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TEST ADMINIST~TION, SPEEDEDNESS, AND COACHABlM ~ ~ 5 CONCLUSIONS Test Administration Practices 1. The instructions to examiners, if followed, do not allow them to maximize their GATB scores. No guidance is given about guessing on items the examinee does not know. This practice is inconsistent with accepted professional standards. Speededness 2. Most of the GATB tests are highly speeded. This raises the issue of a potential distortion of the construct purportedly measured and could have effects on predictive validity. To compound the problem, the test answer sheet bubbles are very large and examiners are told to darken them completely, penalizing the conscientious. When used with highly speeded tests such as the GATB, the combined effects of the instructions given to examiners and the answer sheet format add a validity-reducing, psychomotor component to tests of other constructs. The excessive speededness of the GATB makes it very vulnerable to coaching. . Alternate Forms and Test Security 3. The paucity of new forms and insufficient attention to test security speak against any widespread operationalization of the VG-GATB with- out major changes in procedures. At the present time, there are only two alternate forms of the GATB; there have been just four in its 40 years of existence, although two new forms are under development. In contrast, the major college testing programs develop new forms annually, and the Department of Defense develops three new forms of the Armed Services Vocational Aptitude Battery at about four-year intervals. In addition, test security has not been a primary concern so long as the GATB was used largely as a counseling tool; it appears to be fairly easy for anyone to become a certified GATB user and obtain access to a copy of the test battery. Item Bias 4. There is minimal evidence on which to decide whether the items in the GATB are biased against minorities. On the basis of internal analysis, there appears to be no idiosyncratic item functioning due to item content, although there could be bias overall. There is a modicum of evidence that test speed affects black examinees differently from other examiners.

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]6 ANALYSIS OF THE GENE~L APTITUDE TEST BAKERY Practice Effects and Coaching 5. GATB scores will be significantly improved by practice. A major reason for this is the speededness of the test parts. Experience with other large-scale testing programs indicates that the GATB would be vulnerable to coaching. This is a severe impediment to widespread operationalization of the GATB. The GATB's speededness, its consequent susceptibility to practice effects and coaching, the small number of alternate forms, and low test security in combination present a substantial obstacle to a broad expan- sion of the VG-GATB Referral System. RECOMMENDATIONS Test Security If the GATB is to be used in a widespread, nationwide testing program, we recommend the adoption of formal test security procedures. There are several components of test security to be considered in implementing a large testing program. 1. There are currently two alternate forms of the GATB operationally available and two under development. This is far too few for a nationwide testing program. Alternate forms need to be developed with the same care as the initial forms, and on a regular basis. Form-to-form equating will be necessary. This requires the attention to procedures and normative groups as described in the preceding chapter. 2. Access to operational test forms must be severely limited to only those Department of Labor and Employment Service personnel involved in the testing program and to those providing technical review. Strict test access procedures must be implemented. 3. Separate but parallel forms of the GATB should be made available for counseling and guidance purposes. Test Speededness 4. A research and development project should be put in place to reduce the speededness of the GATB. A highly speeded test, one that no one can hope to complete, is eminently coachable. For example, scores can be improved by teaching test takers to fill in all remaining blanks in the last minute of the test period. If this characteristic of the GATB is not altered, the test will not retain its validity when given a widely recognized gatekeeping function.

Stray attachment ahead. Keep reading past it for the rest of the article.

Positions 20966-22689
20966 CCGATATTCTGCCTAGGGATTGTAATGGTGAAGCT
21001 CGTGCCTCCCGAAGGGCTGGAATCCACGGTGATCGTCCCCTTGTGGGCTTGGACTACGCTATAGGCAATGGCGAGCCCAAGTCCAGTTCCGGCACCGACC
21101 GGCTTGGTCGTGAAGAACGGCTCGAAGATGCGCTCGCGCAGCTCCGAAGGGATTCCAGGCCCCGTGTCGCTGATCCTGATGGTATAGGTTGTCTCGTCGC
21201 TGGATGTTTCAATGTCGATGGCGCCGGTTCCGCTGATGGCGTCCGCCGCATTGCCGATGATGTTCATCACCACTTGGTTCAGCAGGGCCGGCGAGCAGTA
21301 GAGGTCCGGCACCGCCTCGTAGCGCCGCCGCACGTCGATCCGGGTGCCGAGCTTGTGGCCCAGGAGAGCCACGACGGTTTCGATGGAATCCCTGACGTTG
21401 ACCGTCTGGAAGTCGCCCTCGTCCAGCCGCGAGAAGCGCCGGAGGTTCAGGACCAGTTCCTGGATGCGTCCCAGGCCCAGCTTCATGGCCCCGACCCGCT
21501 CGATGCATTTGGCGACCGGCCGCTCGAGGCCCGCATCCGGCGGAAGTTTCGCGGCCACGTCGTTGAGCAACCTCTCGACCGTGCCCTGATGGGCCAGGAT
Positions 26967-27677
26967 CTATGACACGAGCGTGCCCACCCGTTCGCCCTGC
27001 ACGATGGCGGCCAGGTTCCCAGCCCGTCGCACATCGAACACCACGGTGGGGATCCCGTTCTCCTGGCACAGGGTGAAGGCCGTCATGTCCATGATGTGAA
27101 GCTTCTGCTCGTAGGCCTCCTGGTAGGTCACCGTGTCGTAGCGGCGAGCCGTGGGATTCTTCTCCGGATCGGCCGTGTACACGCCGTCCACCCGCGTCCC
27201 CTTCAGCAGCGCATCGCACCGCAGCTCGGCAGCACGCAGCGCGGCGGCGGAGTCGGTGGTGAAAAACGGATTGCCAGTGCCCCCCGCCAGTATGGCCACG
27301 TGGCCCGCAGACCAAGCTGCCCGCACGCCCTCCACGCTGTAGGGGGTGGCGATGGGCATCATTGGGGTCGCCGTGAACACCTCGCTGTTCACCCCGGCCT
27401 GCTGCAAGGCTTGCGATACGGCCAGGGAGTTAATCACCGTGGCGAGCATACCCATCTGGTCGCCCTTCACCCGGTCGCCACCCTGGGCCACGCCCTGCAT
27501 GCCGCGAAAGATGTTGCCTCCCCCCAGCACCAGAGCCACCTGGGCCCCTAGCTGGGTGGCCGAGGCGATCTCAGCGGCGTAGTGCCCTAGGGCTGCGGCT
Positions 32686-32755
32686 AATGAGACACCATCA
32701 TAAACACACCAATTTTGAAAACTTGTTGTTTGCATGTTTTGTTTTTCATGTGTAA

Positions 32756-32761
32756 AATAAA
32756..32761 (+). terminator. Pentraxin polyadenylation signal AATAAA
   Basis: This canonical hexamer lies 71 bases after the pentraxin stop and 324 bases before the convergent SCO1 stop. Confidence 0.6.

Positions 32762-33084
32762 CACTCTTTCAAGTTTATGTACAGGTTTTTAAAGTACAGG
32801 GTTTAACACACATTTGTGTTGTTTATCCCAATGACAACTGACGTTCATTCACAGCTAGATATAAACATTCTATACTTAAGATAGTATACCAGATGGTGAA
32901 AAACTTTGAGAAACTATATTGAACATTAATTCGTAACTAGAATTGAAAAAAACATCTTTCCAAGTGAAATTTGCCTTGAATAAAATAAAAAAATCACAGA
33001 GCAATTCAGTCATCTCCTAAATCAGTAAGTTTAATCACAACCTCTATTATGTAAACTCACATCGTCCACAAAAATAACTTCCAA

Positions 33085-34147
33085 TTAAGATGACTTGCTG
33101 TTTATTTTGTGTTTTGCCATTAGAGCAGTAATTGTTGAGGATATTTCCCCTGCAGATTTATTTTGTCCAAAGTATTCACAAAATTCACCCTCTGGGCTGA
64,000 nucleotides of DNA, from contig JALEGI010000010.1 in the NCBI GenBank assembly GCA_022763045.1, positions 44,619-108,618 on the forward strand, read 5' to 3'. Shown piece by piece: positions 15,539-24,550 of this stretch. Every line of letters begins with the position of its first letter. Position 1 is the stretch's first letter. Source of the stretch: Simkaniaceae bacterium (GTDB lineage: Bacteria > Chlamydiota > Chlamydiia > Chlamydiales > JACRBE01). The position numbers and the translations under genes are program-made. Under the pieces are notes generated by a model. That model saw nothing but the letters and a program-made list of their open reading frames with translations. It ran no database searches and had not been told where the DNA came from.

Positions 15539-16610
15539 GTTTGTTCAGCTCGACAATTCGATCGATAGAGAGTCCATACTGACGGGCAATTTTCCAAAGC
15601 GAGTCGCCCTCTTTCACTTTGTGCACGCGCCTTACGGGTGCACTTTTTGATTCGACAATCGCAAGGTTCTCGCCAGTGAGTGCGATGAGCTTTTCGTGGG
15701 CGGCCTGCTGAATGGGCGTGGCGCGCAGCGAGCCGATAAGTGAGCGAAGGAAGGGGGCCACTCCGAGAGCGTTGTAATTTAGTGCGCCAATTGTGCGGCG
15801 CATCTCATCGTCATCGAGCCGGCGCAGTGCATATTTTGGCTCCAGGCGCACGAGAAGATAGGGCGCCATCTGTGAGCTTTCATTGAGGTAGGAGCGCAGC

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PART I-II VALIDITY GENERALIZATION AND GATB VALIDITIES Part III is the heart of the committee's assessment of the scientific claims made to justify the Department of Labor's proposed plan for the widespread use of the General Aptitude Test Battery to screen applicants for private- and public-sector jobs. Chapter 6 is an overview of the theory of validity generalization, which is a type of meta-analysis that is proposed for extrapolating the estimated validities of a test for perfor- mance on jobs that have been studied to others that have not. The committee then addresses the research supported by the Depart- ment of Labor to apply validity generalization to the GATB. Chapter 7 covers the first two parts of the analysis: reduction of the nine GATB aptitudes to (effectively) two general factors, cognitive and psychomotor ability, and the clustering of all jobs in the U.S. economy into five job families. Chapter 8 presents the department's validity generalization analysis of 515 GATB studies and compares those results with the committee's own analysis of a larger data set that includes 264 more recent studies. Chapter 9 addresses the question of whether the GATB functions in the same way for different demographic groups. It looks at the possibility that correlations of GATB scores with on-thejob performance measures differ by racial or ethnic group or gender, and the possibility that predictions of criterion performance from GATB scores differ by group. ~7